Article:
Monday, January 30, 2012

European Implosion

An article in today's Wall Street Journal addresses the economic problems Europe is facing, noting rightly the role demographics plays in this regard. Citing a study by the World Bank, the article points to the labor market in Europe as an area of concern:
As for the bad news, the first source of trouble is the labor market. European workers aren't nearly as productive as they ought to be, especially in the South. Labor participation is low, and those who are employed are working less than they used to. In the 1970s, the French worked the longest hours among advanced economies. By 2000, they worked a month and a half less than Americans each year.
The European model of labor is often touted as superior to that in the States. Hours are shorter, vacations are longer, job security is stronger, and benefits are more extensive. The short term costs for this are generally accepted as unavoidable. Aside from strictly monetary expenses, the chief cost is a higher unemployment rate, with a much higher permanent level of unemployment. But some of the longer term costs are often ignored, particularly the gradual declines in productivity brought on by the "de-incentivation" of the labor market.

And this, coupled with the demographics of the EU, sets up a dangerous future for the economies therein. Europe--long on the leading edge of industrialization--is aging faster than the rest of the world. And given the structures of guarantees for the population, the most immediate consequence will be increased public debt:
Europe's demographics also aren't on the side of growth. Populations across the developed world are graying, but Europe's low productivity growth means that its future labor shortfall will be especially acute. It doesn't help that Europeans draw social security benefits earlier and more easily than their developed-world peers. Pension commitments will strain national budgets even if Angela Merkel gets her way on handcuffing euro-zone public debt.
The future of the Social Security system in the United States is a point of debate, as it appears to be headed into an Ouroboros scenario, but the United States at least has some time to address the problem (not a lot of time, to be sure, but some). Many EU nations are just about out of time in this regard. A greater percentage of European workers are in their prime earning years (45-54), so in the moment the problem seems contained. But this will quickly reverse itself, as these workers move into retirement, leaving a younger, smaller labor force who--due to age--will not be earning at the same rate (an issue that proponents of automatic salary increases based on years of service fail to take into account). And as the WSJ article notes, highly educated Europeans are already quick to leave the EU for the United States, a trend that will be exacerbated by these changes.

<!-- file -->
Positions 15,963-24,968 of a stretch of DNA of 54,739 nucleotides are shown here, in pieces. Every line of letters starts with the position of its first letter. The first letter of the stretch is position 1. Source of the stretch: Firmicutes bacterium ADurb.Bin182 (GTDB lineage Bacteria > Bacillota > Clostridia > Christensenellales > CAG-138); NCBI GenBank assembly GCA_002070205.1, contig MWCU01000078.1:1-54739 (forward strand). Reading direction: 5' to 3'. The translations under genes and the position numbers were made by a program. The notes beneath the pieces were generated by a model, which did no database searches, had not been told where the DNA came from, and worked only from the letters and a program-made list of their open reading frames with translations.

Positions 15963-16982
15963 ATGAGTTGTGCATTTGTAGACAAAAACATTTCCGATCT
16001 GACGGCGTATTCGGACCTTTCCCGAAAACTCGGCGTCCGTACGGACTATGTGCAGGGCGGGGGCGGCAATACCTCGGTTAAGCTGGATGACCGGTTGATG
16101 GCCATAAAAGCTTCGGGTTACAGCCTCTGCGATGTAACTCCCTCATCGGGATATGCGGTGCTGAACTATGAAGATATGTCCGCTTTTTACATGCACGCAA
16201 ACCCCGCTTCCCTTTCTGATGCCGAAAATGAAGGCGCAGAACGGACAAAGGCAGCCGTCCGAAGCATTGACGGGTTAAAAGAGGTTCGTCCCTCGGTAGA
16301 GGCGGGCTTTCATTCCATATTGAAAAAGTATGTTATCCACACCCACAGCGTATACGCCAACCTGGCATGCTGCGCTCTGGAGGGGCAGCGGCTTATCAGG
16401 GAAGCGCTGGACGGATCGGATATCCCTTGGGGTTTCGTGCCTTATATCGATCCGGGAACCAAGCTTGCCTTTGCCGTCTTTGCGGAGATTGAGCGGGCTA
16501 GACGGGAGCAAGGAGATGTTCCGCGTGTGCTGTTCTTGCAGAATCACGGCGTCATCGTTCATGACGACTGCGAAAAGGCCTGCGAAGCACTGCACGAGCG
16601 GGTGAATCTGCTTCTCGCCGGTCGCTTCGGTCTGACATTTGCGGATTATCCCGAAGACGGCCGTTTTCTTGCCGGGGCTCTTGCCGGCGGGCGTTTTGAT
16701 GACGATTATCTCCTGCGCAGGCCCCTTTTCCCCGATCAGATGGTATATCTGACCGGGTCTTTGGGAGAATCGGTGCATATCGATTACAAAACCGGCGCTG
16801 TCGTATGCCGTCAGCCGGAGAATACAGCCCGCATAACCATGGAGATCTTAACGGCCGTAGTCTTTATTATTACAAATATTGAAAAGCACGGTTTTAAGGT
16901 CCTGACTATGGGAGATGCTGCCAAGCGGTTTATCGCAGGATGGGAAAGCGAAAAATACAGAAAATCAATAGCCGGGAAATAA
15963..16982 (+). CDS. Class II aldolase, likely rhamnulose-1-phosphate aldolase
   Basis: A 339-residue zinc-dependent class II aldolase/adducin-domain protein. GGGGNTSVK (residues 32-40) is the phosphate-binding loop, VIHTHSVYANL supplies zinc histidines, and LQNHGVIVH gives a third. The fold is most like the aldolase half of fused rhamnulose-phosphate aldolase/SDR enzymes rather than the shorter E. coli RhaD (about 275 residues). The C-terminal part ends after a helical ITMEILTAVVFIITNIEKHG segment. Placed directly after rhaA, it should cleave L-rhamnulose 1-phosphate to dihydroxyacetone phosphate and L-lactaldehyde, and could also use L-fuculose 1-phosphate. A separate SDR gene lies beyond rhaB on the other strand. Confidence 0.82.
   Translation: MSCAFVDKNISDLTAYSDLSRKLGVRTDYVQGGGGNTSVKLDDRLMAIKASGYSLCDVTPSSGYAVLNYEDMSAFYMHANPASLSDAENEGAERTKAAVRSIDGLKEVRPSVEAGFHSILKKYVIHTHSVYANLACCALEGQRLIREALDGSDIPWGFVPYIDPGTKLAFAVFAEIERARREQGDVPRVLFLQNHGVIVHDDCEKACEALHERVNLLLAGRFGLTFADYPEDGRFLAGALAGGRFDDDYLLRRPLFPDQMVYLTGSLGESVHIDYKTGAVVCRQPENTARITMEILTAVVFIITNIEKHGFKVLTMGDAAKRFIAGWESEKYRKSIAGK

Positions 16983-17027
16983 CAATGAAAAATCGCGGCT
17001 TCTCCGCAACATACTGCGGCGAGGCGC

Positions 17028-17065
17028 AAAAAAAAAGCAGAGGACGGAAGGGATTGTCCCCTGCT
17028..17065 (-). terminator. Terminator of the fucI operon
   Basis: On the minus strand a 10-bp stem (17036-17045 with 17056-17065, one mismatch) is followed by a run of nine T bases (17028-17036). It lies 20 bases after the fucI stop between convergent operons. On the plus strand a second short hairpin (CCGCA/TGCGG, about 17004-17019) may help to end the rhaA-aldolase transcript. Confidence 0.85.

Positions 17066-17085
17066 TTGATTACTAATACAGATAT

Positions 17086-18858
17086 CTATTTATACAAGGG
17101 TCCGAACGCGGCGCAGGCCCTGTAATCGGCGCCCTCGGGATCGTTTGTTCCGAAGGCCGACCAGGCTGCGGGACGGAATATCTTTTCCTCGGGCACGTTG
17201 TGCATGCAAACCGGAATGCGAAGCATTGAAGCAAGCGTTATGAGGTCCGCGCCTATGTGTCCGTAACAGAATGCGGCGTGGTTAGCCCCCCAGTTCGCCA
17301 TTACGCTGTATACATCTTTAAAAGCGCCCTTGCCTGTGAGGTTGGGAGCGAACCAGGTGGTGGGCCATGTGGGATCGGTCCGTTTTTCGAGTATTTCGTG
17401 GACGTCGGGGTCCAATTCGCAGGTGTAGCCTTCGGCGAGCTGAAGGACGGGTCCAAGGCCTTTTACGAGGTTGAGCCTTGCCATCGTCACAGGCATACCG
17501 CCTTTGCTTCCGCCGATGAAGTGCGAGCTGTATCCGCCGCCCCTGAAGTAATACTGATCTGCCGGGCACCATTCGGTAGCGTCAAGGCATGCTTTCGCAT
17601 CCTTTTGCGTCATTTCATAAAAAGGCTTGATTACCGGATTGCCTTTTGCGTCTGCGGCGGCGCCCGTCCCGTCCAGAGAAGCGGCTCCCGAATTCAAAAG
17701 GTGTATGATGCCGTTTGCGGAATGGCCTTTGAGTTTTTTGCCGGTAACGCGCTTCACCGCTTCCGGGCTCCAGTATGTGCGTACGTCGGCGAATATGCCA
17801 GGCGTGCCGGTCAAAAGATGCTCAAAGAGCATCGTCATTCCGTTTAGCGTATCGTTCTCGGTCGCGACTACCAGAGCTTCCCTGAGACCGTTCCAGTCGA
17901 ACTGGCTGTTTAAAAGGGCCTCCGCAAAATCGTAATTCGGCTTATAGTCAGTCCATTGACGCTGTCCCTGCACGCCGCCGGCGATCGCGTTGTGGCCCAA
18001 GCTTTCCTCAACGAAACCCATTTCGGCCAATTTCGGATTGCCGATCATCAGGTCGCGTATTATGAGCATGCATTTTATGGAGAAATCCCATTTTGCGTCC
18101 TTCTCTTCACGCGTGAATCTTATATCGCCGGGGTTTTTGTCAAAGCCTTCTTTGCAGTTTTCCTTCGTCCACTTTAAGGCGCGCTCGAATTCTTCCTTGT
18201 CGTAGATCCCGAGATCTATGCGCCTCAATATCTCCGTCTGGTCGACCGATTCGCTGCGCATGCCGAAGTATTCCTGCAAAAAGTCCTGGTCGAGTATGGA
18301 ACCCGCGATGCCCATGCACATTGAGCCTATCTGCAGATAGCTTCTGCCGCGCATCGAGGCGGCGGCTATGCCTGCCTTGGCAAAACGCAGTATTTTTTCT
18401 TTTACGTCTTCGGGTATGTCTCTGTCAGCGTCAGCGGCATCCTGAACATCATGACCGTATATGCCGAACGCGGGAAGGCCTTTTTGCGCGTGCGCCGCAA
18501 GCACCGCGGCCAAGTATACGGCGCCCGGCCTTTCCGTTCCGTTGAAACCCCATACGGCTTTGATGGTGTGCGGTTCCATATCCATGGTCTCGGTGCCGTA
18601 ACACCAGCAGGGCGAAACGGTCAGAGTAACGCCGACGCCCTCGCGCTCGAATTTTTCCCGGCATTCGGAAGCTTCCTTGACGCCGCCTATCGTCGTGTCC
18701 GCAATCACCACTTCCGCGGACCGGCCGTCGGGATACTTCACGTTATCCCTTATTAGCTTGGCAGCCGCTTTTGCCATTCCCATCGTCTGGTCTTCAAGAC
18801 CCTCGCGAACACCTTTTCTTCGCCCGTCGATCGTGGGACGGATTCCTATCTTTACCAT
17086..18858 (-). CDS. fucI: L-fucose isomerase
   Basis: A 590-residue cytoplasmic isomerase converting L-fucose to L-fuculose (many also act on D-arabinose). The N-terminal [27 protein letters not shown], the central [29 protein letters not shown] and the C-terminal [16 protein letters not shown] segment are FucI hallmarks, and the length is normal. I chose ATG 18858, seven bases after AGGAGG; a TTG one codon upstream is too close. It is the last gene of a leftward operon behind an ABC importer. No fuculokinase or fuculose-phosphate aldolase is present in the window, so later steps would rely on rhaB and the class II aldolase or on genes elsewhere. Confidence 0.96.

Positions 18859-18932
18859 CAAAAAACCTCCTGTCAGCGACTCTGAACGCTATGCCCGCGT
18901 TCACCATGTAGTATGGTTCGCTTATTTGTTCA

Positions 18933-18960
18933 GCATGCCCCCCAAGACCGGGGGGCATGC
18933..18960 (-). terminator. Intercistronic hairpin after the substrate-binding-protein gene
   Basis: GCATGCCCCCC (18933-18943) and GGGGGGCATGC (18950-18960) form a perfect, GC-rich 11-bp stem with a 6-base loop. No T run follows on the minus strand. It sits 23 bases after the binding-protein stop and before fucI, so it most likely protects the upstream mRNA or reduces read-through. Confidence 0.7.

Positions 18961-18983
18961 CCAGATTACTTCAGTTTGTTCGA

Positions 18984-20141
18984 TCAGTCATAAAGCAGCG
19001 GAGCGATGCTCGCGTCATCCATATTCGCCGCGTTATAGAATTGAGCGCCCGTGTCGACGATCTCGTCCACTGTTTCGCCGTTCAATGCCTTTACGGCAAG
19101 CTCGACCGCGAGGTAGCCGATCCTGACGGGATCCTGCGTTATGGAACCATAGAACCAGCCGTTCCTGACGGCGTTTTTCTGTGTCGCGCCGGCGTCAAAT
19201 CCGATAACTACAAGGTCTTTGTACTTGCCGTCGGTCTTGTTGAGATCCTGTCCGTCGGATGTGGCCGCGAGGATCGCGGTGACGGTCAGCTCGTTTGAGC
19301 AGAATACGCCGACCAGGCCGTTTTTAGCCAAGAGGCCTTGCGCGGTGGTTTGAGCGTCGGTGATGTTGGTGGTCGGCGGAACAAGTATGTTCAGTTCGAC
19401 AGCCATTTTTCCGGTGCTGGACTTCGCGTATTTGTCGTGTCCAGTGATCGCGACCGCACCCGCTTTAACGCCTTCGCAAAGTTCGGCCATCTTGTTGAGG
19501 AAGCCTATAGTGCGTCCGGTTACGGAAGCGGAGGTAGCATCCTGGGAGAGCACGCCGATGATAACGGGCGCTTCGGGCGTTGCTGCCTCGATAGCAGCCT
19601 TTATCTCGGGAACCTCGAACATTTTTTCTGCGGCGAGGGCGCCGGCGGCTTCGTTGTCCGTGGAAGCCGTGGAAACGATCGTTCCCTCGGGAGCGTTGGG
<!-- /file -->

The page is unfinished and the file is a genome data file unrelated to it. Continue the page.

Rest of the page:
To put this another way, total earned income in the EU is set to decrease, even as the total costs for servicing public programs are set to increase. Thus, the impending shortfalls can only be made up by borrowing, increasing taxes, or decreasing benefits for the new entrants into the workforce. The latter two solutions will, themselves, likely result in even lower productivity in the long term, making the problem even worse.

On top of all of this, there are the very real and very current problems in Spain, Italy, and of course Greece. The EU is currently trying to find solutions to prevent the collapse of the economies in these nations, but selective austerity measures can only do so much. And again, capable members of the workforce will quickly look elsewhere, even as the aging population requires more productivity and income to pay for the entitlements they were promised.

It's not a pretty picture. And to think that just a few years ago many European leaders were lecturing the United States on how to "fix" its problems, that even today progressives and liberals in the United States look to Europe as an example of how things should be done.

Cheers, all.


  1. It is rather puzzling to me how people point to Europe as some kind of model considering what is happening there today.
    A minor quibble with regards to demographics. Google "spengler". He writes for Asia times and PJ Media about economics and he wrote several articles about demographics in the world. Europe in bad shape, but other places are equally bad. China is going to have severe problems. Japan is already declining, but even places like Iran and turkey are going to suffer significant demographic problems in the near future.

  2. Thanks for the info, Dm. And yes, I know Europe isn't alone. But their entrenched welfare models are--I think--more of a problem. Change won't come easily.

  3. I agree. And the demographic shifts indicate that things are going to get worse, which means even greater changes are needed. But at least Europe is already developed. When you have a country that is underdeveloped going through a similar process of aging...